An Incarnational Model of Scripture
The Bible is no more a book dropped out of the sky than Jesus is some superman who flew down from heaven. Instead, just as Jesus is “God incarnate,” both divine and human, the Bible is a book that speaks God’s word and reflects the thoughts, ideas, and worldviews of the human authors.
Adventist Origins of Young Earth Creationism
Many evangelicals believe that Young Earth Creationism is the only authentic, biblical way for Christians to understand origins, and that until the advent of Darwin's theory of evolution, it was the only view held by Christians. However, in this excerpt from Saving Darwin, Karl Giberson explains that Young Earth Creationism's origins are surprisingly recent.
"Come and See": A Christological Invitation for Science
This chapter from Mark Noll's book Jesus Christ and the Life of the Mind seeks to understand science through a Christ-centered lens. Overall, if one accepts that nature is created and sustained by Jesus Christ, the author explains, then one must conclude that looking at nature is, in fact, the best way to learn about nature.
The Collapsing Universe in the Bible
In this essay, Godawa argues that the decreation language of a collapsing universe with falling stars and signs in the heavens was actually symbolic discourse about world-changing events and powers related to the end of the old covenant and the coming of the new covenant as God’s “new world order.” In this interpretation, predictions of the collapsing universe were figuratively fulfilled in the historic past of the first century.
From Intelligent Design to BioLogos
In this paper, Venema tells the story of his transition from support of Intelligent Design to the view that God uses evolution as a creative mechanism.
Mesopotamian Cosmic Geography in the Bible
Brian Godawa looks at several aspects of ancient cosmography (descriptions of the universe) that also appear in the Bible, and what these aspects of the text mean for our understanding of Scripture.
Design in Nature
In this paper, adapted from an article from Science & Christian Belief, Dr. Oliver R. Barclay compares and contrasts the biblical view of design in nature with modern design arguments.
Recovering the Doctrine of Creation: A Theological View of Science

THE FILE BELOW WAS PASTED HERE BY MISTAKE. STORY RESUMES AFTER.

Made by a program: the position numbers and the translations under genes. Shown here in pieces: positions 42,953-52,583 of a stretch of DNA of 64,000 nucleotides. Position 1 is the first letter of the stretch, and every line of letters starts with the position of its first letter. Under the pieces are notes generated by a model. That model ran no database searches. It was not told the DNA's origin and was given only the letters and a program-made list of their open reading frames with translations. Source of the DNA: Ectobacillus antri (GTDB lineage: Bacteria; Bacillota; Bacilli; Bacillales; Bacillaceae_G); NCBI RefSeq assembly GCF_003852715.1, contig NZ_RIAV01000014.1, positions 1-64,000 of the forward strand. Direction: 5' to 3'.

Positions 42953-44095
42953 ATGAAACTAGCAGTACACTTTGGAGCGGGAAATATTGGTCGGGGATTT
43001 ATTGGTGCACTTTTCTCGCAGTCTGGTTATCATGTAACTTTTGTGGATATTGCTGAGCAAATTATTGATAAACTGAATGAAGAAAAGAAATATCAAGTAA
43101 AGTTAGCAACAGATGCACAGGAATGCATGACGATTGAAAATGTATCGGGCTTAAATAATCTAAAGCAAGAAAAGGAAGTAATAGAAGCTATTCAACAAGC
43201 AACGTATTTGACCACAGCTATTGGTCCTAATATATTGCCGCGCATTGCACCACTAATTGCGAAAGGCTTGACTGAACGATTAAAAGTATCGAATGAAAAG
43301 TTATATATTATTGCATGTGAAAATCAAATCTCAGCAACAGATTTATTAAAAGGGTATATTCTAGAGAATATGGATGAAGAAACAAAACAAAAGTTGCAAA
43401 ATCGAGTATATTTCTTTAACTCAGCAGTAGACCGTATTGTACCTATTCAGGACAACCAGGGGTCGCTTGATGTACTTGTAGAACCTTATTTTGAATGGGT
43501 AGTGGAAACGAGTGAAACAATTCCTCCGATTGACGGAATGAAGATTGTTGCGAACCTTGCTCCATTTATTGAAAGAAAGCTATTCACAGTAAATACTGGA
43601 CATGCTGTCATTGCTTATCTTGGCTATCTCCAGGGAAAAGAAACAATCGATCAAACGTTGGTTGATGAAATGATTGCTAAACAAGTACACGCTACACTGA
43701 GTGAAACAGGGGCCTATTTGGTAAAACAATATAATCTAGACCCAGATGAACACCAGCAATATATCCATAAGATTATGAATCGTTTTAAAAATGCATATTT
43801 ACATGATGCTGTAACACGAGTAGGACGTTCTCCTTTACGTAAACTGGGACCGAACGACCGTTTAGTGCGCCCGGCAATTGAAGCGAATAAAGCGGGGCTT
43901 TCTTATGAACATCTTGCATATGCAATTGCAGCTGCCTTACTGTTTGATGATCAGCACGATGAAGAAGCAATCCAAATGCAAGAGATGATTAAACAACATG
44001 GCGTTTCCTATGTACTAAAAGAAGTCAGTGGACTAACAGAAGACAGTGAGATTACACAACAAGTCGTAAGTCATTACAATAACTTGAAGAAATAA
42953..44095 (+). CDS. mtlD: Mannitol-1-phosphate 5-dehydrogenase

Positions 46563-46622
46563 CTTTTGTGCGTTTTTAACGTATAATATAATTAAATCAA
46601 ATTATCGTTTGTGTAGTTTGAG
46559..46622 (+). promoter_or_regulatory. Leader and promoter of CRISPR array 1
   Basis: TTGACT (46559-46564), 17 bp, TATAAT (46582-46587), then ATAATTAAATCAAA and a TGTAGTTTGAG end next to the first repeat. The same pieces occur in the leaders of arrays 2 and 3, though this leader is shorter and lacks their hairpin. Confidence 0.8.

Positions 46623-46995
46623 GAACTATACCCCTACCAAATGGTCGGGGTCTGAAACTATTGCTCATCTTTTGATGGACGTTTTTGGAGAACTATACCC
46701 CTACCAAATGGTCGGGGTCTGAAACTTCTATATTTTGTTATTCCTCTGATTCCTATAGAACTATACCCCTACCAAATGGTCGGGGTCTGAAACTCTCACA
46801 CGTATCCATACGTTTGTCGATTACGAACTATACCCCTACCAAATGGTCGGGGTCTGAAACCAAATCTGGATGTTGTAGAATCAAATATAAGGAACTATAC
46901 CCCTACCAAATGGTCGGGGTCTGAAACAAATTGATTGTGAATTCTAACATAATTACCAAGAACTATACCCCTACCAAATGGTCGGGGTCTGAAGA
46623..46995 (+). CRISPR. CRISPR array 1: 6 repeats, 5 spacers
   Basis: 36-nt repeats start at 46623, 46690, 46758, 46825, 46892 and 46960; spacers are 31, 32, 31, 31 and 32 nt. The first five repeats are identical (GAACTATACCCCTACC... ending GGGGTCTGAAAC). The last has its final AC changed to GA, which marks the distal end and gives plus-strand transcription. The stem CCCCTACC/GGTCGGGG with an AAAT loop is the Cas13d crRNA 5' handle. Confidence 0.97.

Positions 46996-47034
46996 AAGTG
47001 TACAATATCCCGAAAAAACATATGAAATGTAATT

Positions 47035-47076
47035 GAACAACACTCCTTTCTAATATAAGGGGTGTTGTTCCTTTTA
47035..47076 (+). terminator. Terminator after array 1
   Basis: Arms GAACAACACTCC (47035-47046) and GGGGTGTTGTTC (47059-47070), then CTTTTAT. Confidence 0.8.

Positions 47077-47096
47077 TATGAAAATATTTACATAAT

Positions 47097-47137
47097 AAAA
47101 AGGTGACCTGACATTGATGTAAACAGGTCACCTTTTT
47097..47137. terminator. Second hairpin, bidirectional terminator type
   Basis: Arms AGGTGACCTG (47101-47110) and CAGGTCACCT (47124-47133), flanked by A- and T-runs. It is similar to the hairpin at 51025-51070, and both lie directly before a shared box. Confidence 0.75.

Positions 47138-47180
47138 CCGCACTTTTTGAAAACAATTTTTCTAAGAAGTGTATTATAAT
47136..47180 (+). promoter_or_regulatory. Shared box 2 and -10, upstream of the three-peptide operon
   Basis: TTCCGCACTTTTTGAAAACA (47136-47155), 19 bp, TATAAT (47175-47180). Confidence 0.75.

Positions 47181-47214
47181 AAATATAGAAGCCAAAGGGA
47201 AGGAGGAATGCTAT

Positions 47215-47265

Philosopher Robert Bishop explores the Biblical doctrine of creation, which he describes as "perhaps one of the most helpful pieces of theology for thinking about science", and describes why the doctrine needs to be recovered from narrower, contemporary interpretations of creation.
The How of Creation: Parameters for Gracious and Fruitful Dialogue
Hastings provides a biblical and theological basis for healthy and fruitful dialogue on the theology and science of origins.
How Does the BioLogos Model Need to Address Concerns About Science?
Many barriers to the acceptance of the BioLogos model by evangelical Christians arise from popular misconceptions about the nature of science and its relationship to God's action in our world.
Faithful Poetics and Christian Knowledge of the World
Artist and BioLogos Senior Fellow Mark Sprinkle describes the importance of acknowledging the creative and subjective aspects of human knowledge in the midst of the debates about the relationship between science and faith.
How Does a BioLogos model need to address the theological issues
Science and Religion scholar Denis Alexander presents two models for relating Adam and Eve with the findings of contemporary anthropology. This essay was presented at the November 2010 Theology of Celebration Workshop
Seeking a Signature
In this article, Venema offers his review of Stephen Meyer's book Signature in the Cell.
The Cambrian 'Explosion', Transitional Forms, and the Tree of Life
Geologist Keith Miller examines the "Cambrian Explosion", a period of rapid evolutionary diversification approximately 575 million years ago, and whether it poses a challenge to evolutionary theory.
Metaphor, Mystery, and Paradox at the Confluence of Science and Faith
Artist and BioLogos Senior Fellow Mark Sprinkle considers the role mystery plays in both science and faith, and why basing one's faith purely on reason in fact contributes to a rationalist view of the world rejected by many Christians.
Human Evolution in Theological Context
In this scholarly paper, physicist, theologian, and minister George Murphy offers a theological look at human evolution and the implications it has for Christianity.
Genesis and the Genome
This article provides an overview of genomics evidence for common ancestry and hominid population sizes, and briefly discusses the implications of these lines of evidence for scientific concordist approaches to the Genesis narratives.
Science and the Question of God
Can science provide substantive insight into the question of God’s existence? Isaac's paper examines three schools of thought regarding the possibility of detecting God’s existence through science: Evolutionism, Creationism, and Intelligent Design.
Christian Geologists on Noah’s Flood: Biblical and Scientific Shortcomings of Flood Geology
Geologists Davidson and Wolgemuth address the widely promulgated notion that the Flood can account for the earth’s complex geology, and that all genuine Christians should accept this viewpoint.